I always said the group started as a sort of psychotherapy sessions for mutually hurt ex-Remainers. And, of course, they brought together people who subsequently parted company over a number of issues. They brought together people who wanted a ‘soft’ Brexit and, at that stage, all of us wanted a ‘soft’ Brexit. Although it’s probably fair to say that, for me, always in the back of my mind, certainly from the autumn of 2016 onwards, was, the question where on Earth is this going to end? And are we going to end up with a situation where, at the end of the day, we might even have a majority in the country of people who are thinking, ‘This really looks like a thoroughly bad idea?’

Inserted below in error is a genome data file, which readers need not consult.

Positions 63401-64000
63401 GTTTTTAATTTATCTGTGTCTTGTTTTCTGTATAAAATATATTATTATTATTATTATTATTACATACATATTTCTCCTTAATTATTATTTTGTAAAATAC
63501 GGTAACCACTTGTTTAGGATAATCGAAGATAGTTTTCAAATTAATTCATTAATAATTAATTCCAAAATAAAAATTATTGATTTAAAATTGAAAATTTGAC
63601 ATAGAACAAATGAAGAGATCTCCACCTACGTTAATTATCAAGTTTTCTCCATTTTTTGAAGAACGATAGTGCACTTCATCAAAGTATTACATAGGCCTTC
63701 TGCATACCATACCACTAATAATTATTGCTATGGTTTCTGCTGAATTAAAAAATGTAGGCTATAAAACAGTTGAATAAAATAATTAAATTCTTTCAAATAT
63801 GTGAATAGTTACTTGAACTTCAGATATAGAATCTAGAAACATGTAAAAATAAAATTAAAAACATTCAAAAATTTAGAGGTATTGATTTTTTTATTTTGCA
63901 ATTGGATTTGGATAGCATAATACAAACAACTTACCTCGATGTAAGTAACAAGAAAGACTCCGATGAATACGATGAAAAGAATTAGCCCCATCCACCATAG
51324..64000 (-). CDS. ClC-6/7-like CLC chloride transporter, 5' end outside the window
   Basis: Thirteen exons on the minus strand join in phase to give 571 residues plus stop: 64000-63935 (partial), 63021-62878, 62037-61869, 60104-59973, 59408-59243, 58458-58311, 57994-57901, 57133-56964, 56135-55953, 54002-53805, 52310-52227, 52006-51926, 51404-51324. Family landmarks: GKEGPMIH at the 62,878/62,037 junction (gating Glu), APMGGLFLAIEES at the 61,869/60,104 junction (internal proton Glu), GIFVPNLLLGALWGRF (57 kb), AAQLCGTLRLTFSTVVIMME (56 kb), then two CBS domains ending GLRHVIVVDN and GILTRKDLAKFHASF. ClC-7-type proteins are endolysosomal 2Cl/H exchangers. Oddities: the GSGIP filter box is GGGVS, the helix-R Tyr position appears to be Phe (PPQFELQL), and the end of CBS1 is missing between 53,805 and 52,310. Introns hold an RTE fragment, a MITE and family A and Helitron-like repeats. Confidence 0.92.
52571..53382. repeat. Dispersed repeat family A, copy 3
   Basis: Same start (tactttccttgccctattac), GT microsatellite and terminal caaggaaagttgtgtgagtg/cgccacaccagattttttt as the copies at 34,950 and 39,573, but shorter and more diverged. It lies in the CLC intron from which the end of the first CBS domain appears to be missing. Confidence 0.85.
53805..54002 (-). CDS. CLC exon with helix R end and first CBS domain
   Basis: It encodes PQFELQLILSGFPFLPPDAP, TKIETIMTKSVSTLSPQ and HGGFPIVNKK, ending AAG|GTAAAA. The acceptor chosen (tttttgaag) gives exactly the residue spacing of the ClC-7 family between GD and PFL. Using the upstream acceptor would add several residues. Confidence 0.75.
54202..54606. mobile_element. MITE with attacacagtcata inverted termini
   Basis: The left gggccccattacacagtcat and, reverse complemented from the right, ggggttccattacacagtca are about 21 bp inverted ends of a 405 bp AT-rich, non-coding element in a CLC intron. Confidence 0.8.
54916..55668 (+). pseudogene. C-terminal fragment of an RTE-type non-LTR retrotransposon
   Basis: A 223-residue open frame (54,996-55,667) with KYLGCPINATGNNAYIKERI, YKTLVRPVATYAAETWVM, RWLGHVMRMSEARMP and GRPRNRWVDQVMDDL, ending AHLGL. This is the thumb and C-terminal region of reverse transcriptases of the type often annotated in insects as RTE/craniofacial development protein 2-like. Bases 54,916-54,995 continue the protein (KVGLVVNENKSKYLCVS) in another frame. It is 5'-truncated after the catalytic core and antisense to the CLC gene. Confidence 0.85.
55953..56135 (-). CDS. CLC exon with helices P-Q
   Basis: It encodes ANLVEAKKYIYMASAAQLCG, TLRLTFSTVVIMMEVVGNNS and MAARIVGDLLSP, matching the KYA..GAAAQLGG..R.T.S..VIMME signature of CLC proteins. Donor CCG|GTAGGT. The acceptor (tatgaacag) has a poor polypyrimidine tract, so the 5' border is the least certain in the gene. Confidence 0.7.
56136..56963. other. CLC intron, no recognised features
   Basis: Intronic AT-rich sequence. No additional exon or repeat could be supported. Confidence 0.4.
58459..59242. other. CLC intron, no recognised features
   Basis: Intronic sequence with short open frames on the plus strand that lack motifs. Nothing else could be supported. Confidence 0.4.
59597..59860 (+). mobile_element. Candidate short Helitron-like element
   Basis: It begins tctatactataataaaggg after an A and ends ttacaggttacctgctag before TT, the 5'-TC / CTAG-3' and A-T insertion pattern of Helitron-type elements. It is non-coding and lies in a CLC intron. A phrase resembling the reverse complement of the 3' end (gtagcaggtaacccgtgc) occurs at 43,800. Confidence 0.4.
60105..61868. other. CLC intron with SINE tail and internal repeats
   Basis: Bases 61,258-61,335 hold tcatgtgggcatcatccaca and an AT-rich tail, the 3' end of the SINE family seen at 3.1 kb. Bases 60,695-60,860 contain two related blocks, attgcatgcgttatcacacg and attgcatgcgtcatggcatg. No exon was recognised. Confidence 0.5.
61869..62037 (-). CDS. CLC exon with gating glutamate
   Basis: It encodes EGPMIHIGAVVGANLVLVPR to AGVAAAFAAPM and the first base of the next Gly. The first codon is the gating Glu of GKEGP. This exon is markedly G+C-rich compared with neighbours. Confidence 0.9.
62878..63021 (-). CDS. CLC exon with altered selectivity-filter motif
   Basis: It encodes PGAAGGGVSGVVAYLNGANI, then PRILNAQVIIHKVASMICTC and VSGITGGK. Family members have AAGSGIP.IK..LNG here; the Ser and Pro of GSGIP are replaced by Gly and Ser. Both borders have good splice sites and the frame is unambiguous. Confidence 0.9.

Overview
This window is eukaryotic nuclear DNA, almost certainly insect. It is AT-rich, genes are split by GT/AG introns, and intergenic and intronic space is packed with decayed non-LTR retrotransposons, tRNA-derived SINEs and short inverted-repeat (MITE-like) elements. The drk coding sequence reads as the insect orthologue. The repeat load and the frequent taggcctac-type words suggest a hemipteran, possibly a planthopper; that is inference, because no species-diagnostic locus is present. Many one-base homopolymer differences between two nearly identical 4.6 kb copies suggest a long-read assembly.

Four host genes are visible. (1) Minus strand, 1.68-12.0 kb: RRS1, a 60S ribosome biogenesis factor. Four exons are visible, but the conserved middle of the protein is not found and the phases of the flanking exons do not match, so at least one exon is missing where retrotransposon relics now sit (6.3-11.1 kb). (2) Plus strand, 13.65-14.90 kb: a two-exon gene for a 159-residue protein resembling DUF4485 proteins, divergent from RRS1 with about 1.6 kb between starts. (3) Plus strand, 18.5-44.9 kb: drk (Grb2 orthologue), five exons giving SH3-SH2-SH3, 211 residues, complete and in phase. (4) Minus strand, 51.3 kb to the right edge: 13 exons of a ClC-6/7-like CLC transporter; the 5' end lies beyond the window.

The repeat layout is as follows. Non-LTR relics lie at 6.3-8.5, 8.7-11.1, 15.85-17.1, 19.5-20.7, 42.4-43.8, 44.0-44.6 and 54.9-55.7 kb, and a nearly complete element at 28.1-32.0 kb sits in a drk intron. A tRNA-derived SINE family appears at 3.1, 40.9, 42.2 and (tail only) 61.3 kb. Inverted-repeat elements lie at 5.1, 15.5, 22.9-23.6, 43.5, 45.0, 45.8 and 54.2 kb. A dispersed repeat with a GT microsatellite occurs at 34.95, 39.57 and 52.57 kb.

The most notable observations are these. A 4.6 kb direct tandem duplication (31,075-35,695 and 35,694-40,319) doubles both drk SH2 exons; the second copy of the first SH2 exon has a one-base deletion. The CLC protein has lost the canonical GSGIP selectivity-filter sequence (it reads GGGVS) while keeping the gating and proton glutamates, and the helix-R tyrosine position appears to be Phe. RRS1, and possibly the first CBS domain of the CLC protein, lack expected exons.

And I remember raising this with Theresa on the floor of the House when she’d made one of her statements. I said, ‘You shouldn’t close down options,’ which, I suppose, was a slight suggestion of, ‘Don’t completely rule out that this may be such a bad idea that you ought to have the courage to encourage people to think again about it.’ But, at that stage, the idea of a second referendum as such was not something that I was actively supporting at all.

As the time went by thereafter then the groups started, in the course of 2017, to continue talking. And then, of course, the result of the 2017 election created an even more difficult situation because her capacity for being bullied by the ERG now she had no majority and was reliant on the DUP became even greater.

UKICE: Were you surprised the Government picked a fight on the Miller case on the triggering of Article 50?